40-year-old told accusations were ‘absolute rubbish, absolute lies’
A Douglas mother who sent fake WhatsApp messages to herself to try and frame someone else has been spared jail.
Amy Burns, of Harcroft Meadows, was told she’d wasted a ‘significant’ amount of police time and money through her actions in 2020.
The 40-year-old contacted police on 11 July claiming to have received three abusive messages – one of them said: “You’re dead”.
Three days later she signed a witness statement, which contained the perjury warning, telling officers she believed a former male friend was behind the correspondence.
On 15 July that man was arrested on suspicion of harassment – his phone, and that of his then wife, was seized; both denied sending the messages.
When officers asked for Burns’ phone she refused to hand it over; on 17 July she changed her mind and gave it to them however it later transpired that device had only been purchased on that day.
During forensic examination of the messages, and the devices, police became suspicious about the origin of them describing screenshots sent by Burns as ‘peculiar’.
They determined that Burns had actually sent the messages to herself; something she refuted when she was arrested in September.
Burns later denied committing an act against public justice but entered a guilty plea to a charge of wasting police time instead.
During sentencing at Douglas Courthouse last week the prosecutor told the court the couple had been former friends of Burns with the woman being her seconder when she stood for the House of Keys in 2015.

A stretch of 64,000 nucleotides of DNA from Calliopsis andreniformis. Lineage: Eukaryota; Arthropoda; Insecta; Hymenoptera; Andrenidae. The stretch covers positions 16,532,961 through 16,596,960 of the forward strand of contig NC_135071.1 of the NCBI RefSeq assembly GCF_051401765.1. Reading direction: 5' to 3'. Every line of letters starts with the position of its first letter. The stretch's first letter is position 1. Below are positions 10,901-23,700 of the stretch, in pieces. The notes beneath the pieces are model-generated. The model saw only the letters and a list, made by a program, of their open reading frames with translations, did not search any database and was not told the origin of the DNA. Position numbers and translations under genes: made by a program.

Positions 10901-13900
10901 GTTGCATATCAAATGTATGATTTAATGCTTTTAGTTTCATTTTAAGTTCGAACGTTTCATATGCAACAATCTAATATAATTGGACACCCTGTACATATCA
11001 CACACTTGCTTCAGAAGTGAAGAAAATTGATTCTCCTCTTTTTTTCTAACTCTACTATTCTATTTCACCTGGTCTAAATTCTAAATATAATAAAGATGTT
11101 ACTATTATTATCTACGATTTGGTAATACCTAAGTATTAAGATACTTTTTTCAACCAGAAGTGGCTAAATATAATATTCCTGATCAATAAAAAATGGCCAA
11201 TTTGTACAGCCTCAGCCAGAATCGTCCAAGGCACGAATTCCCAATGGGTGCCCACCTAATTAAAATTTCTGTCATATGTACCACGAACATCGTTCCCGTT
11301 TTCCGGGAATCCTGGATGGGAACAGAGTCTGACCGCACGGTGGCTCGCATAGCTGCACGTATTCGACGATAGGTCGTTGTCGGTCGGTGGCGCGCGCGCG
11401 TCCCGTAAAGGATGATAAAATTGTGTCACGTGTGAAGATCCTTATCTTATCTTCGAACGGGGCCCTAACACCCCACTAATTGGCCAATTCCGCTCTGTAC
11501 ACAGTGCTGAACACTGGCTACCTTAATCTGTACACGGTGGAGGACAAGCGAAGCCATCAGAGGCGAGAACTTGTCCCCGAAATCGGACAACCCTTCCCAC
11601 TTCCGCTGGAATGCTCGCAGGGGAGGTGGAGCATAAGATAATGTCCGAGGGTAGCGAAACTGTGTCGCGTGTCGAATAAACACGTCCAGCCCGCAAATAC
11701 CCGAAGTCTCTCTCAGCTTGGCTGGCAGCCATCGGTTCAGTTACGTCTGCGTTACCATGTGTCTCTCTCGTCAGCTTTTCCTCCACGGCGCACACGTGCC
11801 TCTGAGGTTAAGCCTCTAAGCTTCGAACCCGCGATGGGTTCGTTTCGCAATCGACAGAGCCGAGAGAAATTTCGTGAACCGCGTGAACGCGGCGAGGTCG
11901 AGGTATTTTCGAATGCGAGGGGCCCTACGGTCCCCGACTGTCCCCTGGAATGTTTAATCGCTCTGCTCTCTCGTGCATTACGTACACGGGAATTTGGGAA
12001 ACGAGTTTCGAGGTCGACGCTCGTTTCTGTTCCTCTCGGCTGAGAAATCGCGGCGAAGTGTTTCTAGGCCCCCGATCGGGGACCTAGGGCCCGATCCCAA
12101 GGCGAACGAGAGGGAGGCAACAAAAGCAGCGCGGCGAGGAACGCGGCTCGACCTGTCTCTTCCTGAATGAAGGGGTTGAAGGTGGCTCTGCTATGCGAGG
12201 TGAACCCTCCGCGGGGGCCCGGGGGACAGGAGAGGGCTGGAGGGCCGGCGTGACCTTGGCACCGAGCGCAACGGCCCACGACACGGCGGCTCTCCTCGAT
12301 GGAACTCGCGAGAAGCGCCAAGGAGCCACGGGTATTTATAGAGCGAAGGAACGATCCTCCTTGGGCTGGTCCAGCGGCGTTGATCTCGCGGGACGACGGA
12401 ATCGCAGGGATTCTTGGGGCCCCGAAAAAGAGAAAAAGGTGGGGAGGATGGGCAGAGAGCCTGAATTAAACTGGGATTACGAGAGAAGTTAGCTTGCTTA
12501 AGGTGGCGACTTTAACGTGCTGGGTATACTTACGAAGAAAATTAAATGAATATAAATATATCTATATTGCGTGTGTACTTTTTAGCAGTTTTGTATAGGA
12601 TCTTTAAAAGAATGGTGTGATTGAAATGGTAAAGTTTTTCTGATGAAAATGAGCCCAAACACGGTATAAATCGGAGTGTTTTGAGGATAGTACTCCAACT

However the friendship had since soured with the man who was falsely accused describing the last two years as ‘frustrating and upsetting’ and adding: “I felt let down by the police as a result.”
“I still feel scared and intimidated by Mrs Burns,” he added: "I feel I am constantly living on edge."
Burns’ advocate described his client’s offending as ‘out of character’ adding there was a ‘long running history’ between the parties.
He added that whilst Burns accepted responsibility for sending the messages she had no recollection of doing so adding: “She cannot actually remember doing that herself.”
Sentencing Burns to 15 weeks in custody, suspended for 12 months, Deemster Graeme Cook told her: “This behaviour must stop.”
Describing her accusation against the man as ‘absolute rubbish, absolute lies,’ he added: “What nobody must do, which is what you did, is take the law into their own hands.”
Imposing a two-year restraining order, which bans Burns from having contact directly or indirectly with the couple or mentioning them on social media, Deemster Cook also instructed Burns to pay court costs of £1200.